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20.04.2020 Tanzania

God, not masks: Magufuli's Tanzania is an outlier on virus response

By AFP
A crowded market in Dar es Salaam, pictured last week.  By Ericky BONIPHACE (AFP)
LISTEN APR 20, 2020
A crowded market in Dar es Salaam, pictured last week. By Ericky BONIPHACE (AFP)

Tanzanian President John Magufuli has called on citizens to turn to God and to keep the economy turning, but as coronavirus cases creep up, calls are rising for the country to take stronger action.

While countries across Africa have imposed curfews, partial and full lockdowns, Tanzania has resisted such measures. Schools and universities have been shut but markets, bus stops and shops bustle as usual.

Magufuli, who called for three days of prayer from last Friday to fight the virus, is one of a handful of world leaders still brushing off the seriousness of the disease.

"This is time to build our faith and continue praying to God and not depending on facemasks. Don't stop going to churches and mosques for prayers. I'm sure this is just a change of wind and it will go like others have gone," Magufuli said at a church in Dodoma last month.

He reiterated his message on Good Friday, last week, saying God would protect Tanzanians from the virus.

Magufuli says the coronavirus pandemic 'will go like others have gone'.  By Michele Spatari (AFP/File) Magufuli says the coronavirus pandemic 'will go like others have gone'. By Michele Spatari (AFP/File)

Tanzania recorded its first case of coronavirus on March 16 -- and in the past week numbers have leapt from 32 to 147, with five deaths.

African countries have lagged behind the global curve, and many took fast and strict measures to curb movement, however cases are rising across the continent.

"I am not happy about the lack of seriousness by the government, lack of transparency on the data of cases and deaths, and state of denial the president has on the pandemic," an opposition MP, Zitto Kabwe, who is also the leader of the ACT Wazalendo party, told AFP.

'Continue producing'

Kabwe has proposed a partial lockdown of Dar es Salaam, Arusha, Mwanza and the capital Dodoma, and also a total lockdown of the tourist hotspot and semi-autonomous island, Zanzibar.

However, Magufuli has encouraged Tanzanians to continue working as usual, while encouraging them to avoid "unnecessary gatherings".

"Let us continue working hard to build our nation. Coronavirus is not and should not be a reason for us not working. Farmers should utilise the ongoing rains effectively, industrial owners should continue producing and I don't expect any development project to stop," he said.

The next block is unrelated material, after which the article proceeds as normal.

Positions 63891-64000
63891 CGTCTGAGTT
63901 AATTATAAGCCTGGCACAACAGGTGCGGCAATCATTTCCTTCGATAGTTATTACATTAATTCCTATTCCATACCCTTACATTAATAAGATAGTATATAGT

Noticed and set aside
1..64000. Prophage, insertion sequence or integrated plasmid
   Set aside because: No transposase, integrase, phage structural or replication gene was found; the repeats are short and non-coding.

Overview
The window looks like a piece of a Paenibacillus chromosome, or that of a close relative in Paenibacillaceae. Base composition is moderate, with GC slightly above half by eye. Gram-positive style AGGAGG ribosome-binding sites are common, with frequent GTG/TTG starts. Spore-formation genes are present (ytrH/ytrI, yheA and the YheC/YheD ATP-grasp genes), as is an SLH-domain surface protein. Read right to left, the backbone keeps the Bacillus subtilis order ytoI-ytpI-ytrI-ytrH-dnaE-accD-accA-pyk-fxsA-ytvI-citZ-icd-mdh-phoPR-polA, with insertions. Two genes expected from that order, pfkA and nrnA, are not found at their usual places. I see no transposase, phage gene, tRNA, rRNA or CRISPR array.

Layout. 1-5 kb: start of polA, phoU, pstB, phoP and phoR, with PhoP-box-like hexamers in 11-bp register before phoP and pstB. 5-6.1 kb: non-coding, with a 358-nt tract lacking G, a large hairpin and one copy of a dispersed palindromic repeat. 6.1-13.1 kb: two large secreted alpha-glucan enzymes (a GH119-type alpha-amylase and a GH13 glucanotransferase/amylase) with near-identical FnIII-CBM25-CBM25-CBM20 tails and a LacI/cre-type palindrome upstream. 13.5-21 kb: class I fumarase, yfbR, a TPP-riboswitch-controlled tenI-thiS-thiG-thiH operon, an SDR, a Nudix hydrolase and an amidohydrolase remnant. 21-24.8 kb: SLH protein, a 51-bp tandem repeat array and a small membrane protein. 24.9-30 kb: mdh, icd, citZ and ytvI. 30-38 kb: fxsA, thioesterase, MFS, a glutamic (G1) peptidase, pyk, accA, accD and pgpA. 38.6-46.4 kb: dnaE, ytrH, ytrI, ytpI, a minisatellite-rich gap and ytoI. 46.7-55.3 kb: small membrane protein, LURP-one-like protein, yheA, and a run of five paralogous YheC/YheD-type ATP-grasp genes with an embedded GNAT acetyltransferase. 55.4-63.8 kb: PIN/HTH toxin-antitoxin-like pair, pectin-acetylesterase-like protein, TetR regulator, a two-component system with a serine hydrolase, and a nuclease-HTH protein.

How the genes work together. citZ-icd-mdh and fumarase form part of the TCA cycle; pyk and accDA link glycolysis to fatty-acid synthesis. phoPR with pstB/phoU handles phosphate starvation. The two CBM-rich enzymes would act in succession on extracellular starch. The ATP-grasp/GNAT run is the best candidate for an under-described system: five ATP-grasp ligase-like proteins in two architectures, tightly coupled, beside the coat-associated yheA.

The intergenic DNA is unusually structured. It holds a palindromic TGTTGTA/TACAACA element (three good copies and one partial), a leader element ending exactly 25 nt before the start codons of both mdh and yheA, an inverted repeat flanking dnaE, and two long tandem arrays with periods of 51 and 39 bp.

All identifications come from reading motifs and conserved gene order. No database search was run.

"Coronavirus should not be a reason to destroy our economy at all."

The country's economy has already been hard hit as tourists who flock to see its wildlife and beaches, have stopped coming. Tourism is the country's top foreign-exchange earner.

On the streets of the commercial capital Dar es Salaam, citizens say they fear the virus and are doing what they can to avoid it while continuing to make ends meet.

"What I normally do is to ensure my passenger washes their hands before getting on the motorcycle. The challenge is that I have only one helmet for passengers, who share it," said Hemedi Masoud, a motorcycle taxi operator.

A man washes his hands with chlorinated water at Mabibo market in Dar es Salaam.  By Ericky BONIPHACE (AFP) A man washes his hands with chlorinated water at Mabibo market in Dar es Salaam. By Ericky BONIPHACE (AFP)

He and other so-called "boda-boda" drivers park their bikes in a crowded area thronged by petty traders and pedestrians.

"I really fear coronavirus disease and it is risky here but there is no way I can avoid coming. My family needs something to eat and this is where I earn my daily bread," said Masoud.

The government has banned buses from taking more passengers than the number of seats they contain, but this has only created bigger crowds during rush hour.

Like many poor people across the continent -- even in countries which are trying to impose lockdowns -- staying at home would be a grim option for many Tanzanians.

"I don't pray for lockdown in Tanzania because we may escape coronavirus and die from hunger at home. Life has to go on and God will protect us," said Anna John, a food vendor in the city.

Miriam John, who sells shoes, said some of her customers did not want to wash their hands but she has "no option because I need their money."

Masked: Performance artist Alex Kalemera tries to raise public awareness about the threat of coronavirus.  By Ericky BONIPHACE (AFP) Masked: Performance artist Alex Kalemera tries to raise public awareness about the threat of coronavirus. By Ericky BONIPHACE (AFP)

But opposition leaders say the country needs to take more action to avoid potential disaster.

"No lockdown because he (Magufuli) wants to save the economy and his flagship infrastructure projects. The lives of our people cannot be repaired but the economy can! Lockdown or get locked out!" the chairman of the opposition party Chadema, Freeman Mbowe, posted on Twitter on Saturday.

Some experts have questioned the approach of lockdowns in Africa, where millions of urban poor live hand to mouth, but instead call for solutions such as mass testing or government support to the vulnerable.

Neighbouring Burundi has also allowed life to proceed as normal. Both countries have presidential elections this year, Burundi in May and Tanzania in October.

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